A Colloid Cyst is a collection of gelatinous material in the brain.
Colloid cysts arise within the brain. The cysts are well-encapsulated and consist of a layer of connective tissue covered with cells. The wall encapsulates a thick, gelatinous (colloid-like) material.
Symptomatic cysts vary from 6 mm to 9 cm in diameter, but usually range from 1 to 3 cm. They usually take origin from the roof of the third ventricle just posterior to the foramen of Monro within the brain (the third ventricle is the median cavity in the brain bounded by the thalamus and the hypothalamus on either side, and anteriorly by the optic chiasm).
A colloid cyst in the third ventricle of the brain can lead to hydrocephalus. Hydrocephalus is the increased accumulation of cerebrospinal fluid within the ventricles of the brain.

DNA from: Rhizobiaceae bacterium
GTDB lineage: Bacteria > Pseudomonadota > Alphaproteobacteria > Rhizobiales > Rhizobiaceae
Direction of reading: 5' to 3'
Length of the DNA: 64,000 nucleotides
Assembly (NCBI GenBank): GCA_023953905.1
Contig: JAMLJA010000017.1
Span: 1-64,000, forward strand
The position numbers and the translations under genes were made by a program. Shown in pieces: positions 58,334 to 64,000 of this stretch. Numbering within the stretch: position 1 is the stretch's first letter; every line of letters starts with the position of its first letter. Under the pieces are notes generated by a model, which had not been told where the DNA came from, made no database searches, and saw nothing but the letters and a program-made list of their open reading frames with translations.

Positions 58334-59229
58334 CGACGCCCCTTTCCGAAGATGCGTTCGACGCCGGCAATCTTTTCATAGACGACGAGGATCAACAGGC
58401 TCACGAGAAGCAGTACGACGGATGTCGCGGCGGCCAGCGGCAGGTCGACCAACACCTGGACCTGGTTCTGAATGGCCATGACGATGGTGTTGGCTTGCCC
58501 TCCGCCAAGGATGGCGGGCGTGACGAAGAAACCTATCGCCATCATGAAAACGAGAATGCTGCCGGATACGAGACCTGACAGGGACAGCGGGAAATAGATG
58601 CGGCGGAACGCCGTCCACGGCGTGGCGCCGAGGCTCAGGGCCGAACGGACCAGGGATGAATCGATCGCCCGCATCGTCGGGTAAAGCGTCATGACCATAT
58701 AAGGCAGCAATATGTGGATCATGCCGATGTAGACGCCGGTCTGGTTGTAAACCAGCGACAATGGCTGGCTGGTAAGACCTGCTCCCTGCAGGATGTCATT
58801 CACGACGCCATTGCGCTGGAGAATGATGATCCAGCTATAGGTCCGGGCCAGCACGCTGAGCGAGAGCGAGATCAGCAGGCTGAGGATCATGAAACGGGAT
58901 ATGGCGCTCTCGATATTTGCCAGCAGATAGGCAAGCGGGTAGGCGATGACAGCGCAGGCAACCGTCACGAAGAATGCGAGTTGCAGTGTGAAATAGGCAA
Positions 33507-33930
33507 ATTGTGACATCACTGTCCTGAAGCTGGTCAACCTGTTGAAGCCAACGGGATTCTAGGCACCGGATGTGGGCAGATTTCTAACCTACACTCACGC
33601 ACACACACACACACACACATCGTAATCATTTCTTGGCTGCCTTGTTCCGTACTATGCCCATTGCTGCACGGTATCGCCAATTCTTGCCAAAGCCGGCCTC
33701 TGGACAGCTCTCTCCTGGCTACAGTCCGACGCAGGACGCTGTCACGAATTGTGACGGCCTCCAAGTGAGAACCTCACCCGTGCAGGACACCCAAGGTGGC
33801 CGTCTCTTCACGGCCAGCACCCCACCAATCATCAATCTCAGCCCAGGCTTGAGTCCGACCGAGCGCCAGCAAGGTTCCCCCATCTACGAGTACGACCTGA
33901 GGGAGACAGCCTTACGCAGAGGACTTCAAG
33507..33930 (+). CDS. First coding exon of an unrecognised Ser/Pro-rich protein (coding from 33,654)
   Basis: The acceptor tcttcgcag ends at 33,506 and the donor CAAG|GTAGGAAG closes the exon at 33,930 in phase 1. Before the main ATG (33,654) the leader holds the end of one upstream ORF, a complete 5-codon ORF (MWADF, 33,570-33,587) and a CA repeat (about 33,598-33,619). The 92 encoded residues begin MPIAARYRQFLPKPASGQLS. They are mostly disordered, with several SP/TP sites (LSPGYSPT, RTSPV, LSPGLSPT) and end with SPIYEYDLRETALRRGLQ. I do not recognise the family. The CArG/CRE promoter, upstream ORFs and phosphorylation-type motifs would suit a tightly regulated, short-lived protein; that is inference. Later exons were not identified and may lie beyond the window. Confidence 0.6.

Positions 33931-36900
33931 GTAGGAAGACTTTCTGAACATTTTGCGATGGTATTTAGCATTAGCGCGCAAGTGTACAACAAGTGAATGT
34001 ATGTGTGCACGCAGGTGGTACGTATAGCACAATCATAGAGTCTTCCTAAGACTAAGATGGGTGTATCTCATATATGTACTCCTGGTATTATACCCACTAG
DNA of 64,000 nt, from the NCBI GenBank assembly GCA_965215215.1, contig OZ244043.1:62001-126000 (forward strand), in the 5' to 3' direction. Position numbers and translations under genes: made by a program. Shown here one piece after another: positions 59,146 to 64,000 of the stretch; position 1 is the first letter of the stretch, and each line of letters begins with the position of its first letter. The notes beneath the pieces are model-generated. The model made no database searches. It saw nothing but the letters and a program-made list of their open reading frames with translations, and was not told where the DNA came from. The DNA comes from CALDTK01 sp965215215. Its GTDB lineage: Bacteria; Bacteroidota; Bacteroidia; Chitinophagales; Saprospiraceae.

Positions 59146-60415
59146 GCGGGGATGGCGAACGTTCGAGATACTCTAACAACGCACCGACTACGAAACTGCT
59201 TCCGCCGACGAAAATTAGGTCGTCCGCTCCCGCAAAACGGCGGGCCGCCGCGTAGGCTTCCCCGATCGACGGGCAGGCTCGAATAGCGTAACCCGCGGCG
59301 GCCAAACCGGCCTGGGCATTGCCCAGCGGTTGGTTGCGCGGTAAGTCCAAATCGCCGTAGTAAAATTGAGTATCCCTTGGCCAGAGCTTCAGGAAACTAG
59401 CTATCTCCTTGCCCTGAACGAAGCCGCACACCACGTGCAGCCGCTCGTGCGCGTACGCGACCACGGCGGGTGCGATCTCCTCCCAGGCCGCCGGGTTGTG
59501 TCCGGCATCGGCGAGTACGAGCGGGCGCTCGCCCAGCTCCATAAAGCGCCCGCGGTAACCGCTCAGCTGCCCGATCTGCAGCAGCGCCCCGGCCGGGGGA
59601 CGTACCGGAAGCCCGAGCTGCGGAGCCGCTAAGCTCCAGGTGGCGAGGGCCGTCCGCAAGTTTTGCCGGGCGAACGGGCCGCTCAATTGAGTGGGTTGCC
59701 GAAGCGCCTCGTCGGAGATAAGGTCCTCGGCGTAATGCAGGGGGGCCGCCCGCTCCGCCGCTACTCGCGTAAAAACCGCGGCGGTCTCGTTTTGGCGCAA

The cause of colloid cysts is unknown.
Symptoms usually occur in adults and may be dramatic, with episodes of headache, weakness of the limbs, and loss of consciousness. These symptoms are attributed to intermittent, acute episodes of hydrocephalus due to blockage of the foramen of Monro by the mobile cyst.
Your physician will take a complete medical history and perform a physical examination. Radiologic tests may include a head CT (computed tomography) scan or head MRI (magnetic resonance imaging).
In most cases, the recommended treatment is surgical removal of the cyst. The threat of death due to a benign tumor has led to the belief that symptomatic colloid cysts should be treated.
Where is the colloid cyst located in the brain?
What does it consist of?
Is it malignant or benign?
Will the symptoms get worse?
What will happen if the cyst is left intact?
What surgical techniques can be used to excise it?
What are the risks of surgery?